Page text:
DNA Chips as Storage Media of the Future: What Challenges Need to be Overcome?

Digital DNA data storage with high capacity and a long lifespan is feasible has been demonstrated several times in recent years.
The hereditary molecule DNA can store a great deal of information over long periods of time in a very small space (Representational Image: Unsplash)
The hereditary molecule DNA can store a great deal of information over long periods of time in a very small space (Representational Image: Unsplash)

The hereditary molecule DNA can store a great deal of information over long periods of time in a very small space. For a good ten years, scientists have therefore been pursuing the goal of developing DNA chips for computer technology, for example for the long-term archiving of data. Such chips would be superior to conventional silicon-based chips in terms of storage density, longevity, and sustainability.

DNA microarray (Wikimedia Commons)
DNA microarray (Wikimedia Commons)



Four recurring basic building blocks are found in a DNA strand. A specific sequence of these blocks can be used to encode information, just as nature does. To build a DNA chip, the correspondingly coded DNA must be synthesised and stabilised. If this works well, the information is preserved for a very long time – researchers assume several thousand years. The information can be retrieved by automatically reading out and decoding the sequence of the four basic building blocks.

What challenges have to be overcome

"The fact that digital DNA data storage with high capacity and a long lifespan is feasible has been demonstrated several times in recent years. But the storage costs are high, close to 400,000 US dollars per megabyte, and the information stored in the DNA can only be retrieved slowly. It takes hours to days, depending on the amount of data."
Professor Thomas Dandekar, head of the Chair of Bioinformatics at Julius-Maximilians-Universität (JMU) Würzburg

These challenges must be overcome to make DNA data storage more applicable and marketable. Suitable tools for this are light-controlled enzymes and protein network design software. Thomas Dandekar and his chair team members Aman Akash and Elena Bencurova discuss this in a recent review in the journal Trends in Biotechnology.

A microarray chip contains complementary DNA (cDNA) to many sequences of interest. The cDNA fluoresces when it hybridises with a matching DNA fragment in the sample (Representational Image: Wikimedia Commons)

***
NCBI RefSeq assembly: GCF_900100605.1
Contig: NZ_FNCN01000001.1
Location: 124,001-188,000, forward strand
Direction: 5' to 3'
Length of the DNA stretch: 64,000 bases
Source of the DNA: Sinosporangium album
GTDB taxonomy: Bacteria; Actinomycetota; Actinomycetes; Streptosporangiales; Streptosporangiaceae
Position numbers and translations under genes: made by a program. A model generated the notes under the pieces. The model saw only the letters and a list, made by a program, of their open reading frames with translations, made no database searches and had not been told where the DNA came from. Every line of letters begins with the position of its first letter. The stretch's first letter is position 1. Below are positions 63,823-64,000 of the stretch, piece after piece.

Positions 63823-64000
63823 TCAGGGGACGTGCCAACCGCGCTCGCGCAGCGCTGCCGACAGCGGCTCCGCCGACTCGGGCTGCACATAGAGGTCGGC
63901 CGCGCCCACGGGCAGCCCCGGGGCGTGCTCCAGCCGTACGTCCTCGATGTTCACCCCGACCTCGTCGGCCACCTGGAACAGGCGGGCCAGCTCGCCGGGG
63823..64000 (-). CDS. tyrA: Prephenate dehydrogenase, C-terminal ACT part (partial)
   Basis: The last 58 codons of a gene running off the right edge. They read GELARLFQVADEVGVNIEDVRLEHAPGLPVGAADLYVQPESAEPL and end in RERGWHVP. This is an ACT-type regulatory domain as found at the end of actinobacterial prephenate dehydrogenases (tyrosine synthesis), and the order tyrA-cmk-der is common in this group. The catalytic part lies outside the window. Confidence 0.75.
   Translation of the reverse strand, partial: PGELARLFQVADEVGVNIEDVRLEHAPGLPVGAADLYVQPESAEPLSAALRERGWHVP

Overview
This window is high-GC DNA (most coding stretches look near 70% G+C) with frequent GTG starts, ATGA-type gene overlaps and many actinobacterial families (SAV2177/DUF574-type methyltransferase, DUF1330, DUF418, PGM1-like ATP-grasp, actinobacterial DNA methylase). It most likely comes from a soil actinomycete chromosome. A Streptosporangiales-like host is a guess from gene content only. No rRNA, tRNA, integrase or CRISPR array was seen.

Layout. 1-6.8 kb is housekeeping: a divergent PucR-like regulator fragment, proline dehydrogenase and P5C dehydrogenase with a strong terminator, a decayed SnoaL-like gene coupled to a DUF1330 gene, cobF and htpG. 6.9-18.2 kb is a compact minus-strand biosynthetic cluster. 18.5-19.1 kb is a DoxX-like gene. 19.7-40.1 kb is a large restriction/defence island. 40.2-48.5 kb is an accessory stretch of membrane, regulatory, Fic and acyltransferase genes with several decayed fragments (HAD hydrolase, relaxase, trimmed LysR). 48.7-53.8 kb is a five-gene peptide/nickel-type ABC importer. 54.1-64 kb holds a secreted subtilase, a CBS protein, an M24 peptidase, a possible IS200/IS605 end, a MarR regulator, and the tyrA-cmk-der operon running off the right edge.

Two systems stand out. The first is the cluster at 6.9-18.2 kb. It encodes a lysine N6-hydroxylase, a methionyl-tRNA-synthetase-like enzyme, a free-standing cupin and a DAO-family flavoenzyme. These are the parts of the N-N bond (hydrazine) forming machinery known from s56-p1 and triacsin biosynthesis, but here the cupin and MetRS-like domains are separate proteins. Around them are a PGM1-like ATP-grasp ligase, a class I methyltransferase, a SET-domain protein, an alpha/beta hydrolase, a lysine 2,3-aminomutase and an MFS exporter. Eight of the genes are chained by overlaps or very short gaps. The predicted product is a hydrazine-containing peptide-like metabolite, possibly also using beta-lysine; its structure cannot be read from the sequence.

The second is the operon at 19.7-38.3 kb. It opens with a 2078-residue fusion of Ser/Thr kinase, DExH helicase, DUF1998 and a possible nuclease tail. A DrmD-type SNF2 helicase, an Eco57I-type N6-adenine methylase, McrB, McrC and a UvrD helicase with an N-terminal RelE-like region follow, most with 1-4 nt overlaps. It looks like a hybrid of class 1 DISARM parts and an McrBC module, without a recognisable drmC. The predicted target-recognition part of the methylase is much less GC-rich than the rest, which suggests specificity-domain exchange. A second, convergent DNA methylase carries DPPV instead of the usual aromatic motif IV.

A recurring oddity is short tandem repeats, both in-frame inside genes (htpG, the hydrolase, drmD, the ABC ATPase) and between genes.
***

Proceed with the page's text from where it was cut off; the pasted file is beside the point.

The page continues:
A microarray chip contains complementary DNA (cDNA) to many sequences of interest. The cDNA fluoresces when it hybridises with a matching DNA fragment in the sample (Representational Image: Wikimedia Commons)


Dandekar's team is convinced that DNA has a future as a data store. In the journal, the JMU researchers show how a combination of molecular biology, nanotechnology, novel polymers, electronics and automation, coupled with systematic development, could make DNA data storage useful for everyday use possible in a few years.

DNA chips made of nanocellulose

At the JMU Biocentre, Dandekar's team is developing DNA chips made of semiconducting, bacterially produced nanocellulose. "With our proof of concept, we can show how current electronics and computer technology can be partially replaced by molecular biological components," says the professor. In this way, sustainability, full recyclability and high robustness even against electromagnetic pulses or power failures could be achieved, but also a high storage density of up to one billion gigabytes per gram of DNA.

"We will only last as a civilisation in the longer term if we make the leap into this new type of sustainable computer technology combining molecular biology with electronics and new polymer technology. We need to achieve this in 20 to 30 years. Chip technology is an important example of this, but the sustainable technologies to produce chips without e-waste and environmental pollution are not yet mature. Our nanocellulose chip concept makes a valuable contribution to this. In the new paper, we critically examined our concept and advanced it further with current innovations from research."
Professor Thomas Dandekar, head of the Chair of Bioinformatics at Julius-Maximilians-Universität (JMU) Würzburg

Further improving DNA storage media

Dandekar's team is currently working on combining the DNA chips made of semiconducting nanocellulose even better with the designer enzymes they have developed. The enzymes also need to be further improved. "In this way, we want to achieve better and better control of the DNA storage medium and be able to store even more on it, but also save costs and thus step by step enable practical use as a storage medium in everyday life."
(Newswise/SS)

The hereditary molecule DNA can store a great deal of information over long periods of time in a very small space (Representational Image: Unsplash)
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